Monday, May 16

Biden confirms he will appoint a black woman to the Supreme Court, the first in history

“It’s high time”: Joe Biden confirmed Thursday that he would appoint, for the first time in history, a black woman to the Supreme Court of the United States, to replace resigning judge Stephen Breyer.

“The person I will appoint will have extraordinary qualifications, personality, experience and integrity. And this person will be the first black woman appointed to the Supreme Court,” said the American president, whose campaign promise it was. “It’s high time,” he said.

The powerful institution had for the first time a black magistrate, Thurgood Marshall, in 1967. It currently has an African-American, Judge Clarence Thomas, very conservative.

During a speech at the White House, Joe Biden assured that he had not stopped his choice, which he wants to reveal before the end of February.

The president also said the nation’s “gratitude” to Stephen Breyer, who stood by his side.

The 83-year-old magistrate, known for his progressive views and playfulness, held up a copy of the Constitution. Believing that American democracy was “an ongoing experiment”, he said: “I am an optimist, I am sure it will succeed.”

Joe Biden must wrap up the proceedings before the fall’s high-risk legislative elections, which could well cost him control of the Senate, as the upper house of the US Congress has the final decision on court appointments. supreme.

The Democrats have only a very slim majority there: 50 votes plus that of Vice-President Kamala Harris, against 50 for the Republicans.

And the days when Supreme Court justices were a consensus choice seem to be over. Stephen Breyer was confirmed by 87 votes against 9 by the Senate in 1994, a score unthinkable today as the partisan divisions have widened.

By appointing a younger judge, Joe Biden will be able, if not to overthrow him, at least to freeze at least for a few years the current balance of power in the Supreme Court.

The institution has 6 conservative magistrates – half of whom were put in place by former President Donald Trump – and 3 progressives, all appointed for life.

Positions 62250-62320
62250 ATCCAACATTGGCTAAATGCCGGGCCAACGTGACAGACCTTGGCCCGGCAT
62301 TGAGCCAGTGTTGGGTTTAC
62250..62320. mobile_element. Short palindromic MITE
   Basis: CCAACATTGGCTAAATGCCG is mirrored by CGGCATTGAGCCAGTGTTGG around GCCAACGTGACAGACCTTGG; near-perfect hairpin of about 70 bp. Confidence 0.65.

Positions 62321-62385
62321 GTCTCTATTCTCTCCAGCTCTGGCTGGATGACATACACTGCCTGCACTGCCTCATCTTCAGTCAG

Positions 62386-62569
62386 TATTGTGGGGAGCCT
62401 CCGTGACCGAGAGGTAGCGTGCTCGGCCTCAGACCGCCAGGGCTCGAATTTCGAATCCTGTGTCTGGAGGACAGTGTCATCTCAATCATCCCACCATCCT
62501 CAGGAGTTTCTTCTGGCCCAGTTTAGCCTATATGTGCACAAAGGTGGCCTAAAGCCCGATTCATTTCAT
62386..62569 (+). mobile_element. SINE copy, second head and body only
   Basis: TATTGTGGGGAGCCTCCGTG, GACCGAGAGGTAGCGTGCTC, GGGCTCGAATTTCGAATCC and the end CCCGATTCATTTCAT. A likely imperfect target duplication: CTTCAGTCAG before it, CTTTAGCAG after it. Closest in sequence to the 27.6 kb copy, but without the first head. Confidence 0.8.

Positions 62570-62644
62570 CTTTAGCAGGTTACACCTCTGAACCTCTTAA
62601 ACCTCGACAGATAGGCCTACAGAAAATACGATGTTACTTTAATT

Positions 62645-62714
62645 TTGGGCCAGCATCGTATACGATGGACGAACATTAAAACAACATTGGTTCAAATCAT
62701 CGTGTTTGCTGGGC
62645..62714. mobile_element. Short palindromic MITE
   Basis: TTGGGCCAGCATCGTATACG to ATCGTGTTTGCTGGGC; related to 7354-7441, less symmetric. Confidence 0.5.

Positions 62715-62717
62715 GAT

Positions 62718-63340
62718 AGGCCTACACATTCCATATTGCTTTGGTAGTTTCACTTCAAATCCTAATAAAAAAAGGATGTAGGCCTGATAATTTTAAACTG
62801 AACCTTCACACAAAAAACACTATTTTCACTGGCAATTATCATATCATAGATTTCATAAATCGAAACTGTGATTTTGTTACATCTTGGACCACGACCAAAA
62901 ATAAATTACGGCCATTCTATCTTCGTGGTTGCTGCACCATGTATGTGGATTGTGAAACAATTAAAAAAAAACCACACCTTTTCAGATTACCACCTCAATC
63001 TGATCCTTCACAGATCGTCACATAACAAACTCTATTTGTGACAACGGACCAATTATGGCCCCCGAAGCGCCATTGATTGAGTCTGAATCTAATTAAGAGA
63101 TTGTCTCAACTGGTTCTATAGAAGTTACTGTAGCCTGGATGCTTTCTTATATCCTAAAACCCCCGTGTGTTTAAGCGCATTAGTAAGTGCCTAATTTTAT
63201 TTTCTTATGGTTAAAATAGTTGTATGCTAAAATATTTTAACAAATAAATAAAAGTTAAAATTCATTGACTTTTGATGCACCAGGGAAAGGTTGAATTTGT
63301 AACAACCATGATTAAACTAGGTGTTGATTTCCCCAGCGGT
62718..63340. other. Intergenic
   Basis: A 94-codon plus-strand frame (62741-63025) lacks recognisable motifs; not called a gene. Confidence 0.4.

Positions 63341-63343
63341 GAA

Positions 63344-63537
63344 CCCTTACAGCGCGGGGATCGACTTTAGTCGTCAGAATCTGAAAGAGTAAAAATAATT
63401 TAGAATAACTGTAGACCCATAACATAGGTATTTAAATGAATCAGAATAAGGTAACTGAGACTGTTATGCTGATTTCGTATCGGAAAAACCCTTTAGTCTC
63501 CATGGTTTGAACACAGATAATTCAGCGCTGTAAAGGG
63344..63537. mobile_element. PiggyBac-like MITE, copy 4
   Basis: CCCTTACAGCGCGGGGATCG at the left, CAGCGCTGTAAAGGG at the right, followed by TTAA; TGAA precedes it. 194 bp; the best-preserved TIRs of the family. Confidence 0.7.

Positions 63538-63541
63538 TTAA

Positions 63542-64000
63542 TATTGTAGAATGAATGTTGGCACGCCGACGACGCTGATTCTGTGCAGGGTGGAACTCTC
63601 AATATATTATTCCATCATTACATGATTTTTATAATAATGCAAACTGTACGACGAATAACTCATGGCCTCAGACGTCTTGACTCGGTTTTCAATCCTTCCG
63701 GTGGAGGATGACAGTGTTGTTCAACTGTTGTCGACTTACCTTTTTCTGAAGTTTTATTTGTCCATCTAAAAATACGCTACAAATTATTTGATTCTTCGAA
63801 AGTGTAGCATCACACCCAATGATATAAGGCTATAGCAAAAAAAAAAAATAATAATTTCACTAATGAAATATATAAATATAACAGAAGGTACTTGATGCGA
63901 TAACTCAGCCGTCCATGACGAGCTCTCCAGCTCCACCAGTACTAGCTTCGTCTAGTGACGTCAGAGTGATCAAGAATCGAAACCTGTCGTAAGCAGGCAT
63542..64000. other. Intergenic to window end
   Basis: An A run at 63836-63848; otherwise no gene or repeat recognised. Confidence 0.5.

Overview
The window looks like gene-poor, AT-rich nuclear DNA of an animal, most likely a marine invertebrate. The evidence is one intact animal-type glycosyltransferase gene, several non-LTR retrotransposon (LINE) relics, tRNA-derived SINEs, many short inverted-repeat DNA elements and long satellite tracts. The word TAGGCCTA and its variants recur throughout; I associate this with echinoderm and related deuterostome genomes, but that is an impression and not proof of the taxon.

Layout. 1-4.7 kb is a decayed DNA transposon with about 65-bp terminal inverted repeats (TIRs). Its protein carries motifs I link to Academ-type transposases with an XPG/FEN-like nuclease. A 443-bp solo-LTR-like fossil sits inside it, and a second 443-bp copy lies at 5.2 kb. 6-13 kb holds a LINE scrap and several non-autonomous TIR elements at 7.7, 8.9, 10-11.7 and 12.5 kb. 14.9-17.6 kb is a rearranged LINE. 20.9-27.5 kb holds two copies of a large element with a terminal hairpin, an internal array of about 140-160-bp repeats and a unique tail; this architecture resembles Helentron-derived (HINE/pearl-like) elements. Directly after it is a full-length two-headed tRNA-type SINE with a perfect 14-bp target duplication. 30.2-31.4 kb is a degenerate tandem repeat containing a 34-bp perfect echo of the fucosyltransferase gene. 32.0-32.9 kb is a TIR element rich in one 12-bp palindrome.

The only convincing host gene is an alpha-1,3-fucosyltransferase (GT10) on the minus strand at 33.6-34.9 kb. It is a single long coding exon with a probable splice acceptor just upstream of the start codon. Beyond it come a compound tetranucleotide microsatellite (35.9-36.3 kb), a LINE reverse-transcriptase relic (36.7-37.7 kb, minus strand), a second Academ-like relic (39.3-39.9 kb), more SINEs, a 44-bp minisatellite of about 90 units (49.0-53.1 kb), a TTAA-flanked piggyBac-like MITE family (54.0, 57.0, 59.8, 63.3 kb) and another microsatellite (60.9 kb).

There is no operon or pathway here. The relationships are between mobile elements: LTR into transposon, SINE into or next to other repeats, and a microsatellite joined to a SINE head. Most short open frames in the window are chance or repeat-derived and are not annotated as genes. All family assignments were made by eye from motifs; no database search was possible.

– Abortion –

The Supreme Court plays a major role in the United States by arbitrating, with its case law, many major social debates.

The institution, which has taken a clearly conservative turn and is rather hostile to too much interventionism by the federal state, seems ready to reconsider the right to abortion, to extend the right to bear arms or even to dismantle certain environmental regulations.

Several names have been circulating to replace Stephen Breyer, including those of Ketanji Brown Jackson, 51, who sits on the federal appeals court in Washington, Leondra Kruger, justice of the Supreme Court of California, 45, and Michelle Childs, 55 years old, federal judge in South Carolina.

By keeping his promise to appoint a black woman, Joe Biden could regain some of the lost credit with the African-American voter, whose support during his presidential campaign and at the polls was decisive.

Some activists criticize the Democratic president for having made big promises, in particular on civil rights and police violence, without translating them into action.

In Georgia, a southern state where African-Americans had strongly mobilized for Joe Biden, 36% of black voters are now critical of the president’s action, compared to only 8% last May, according to an Atlanta-Journal poll. Constitution.

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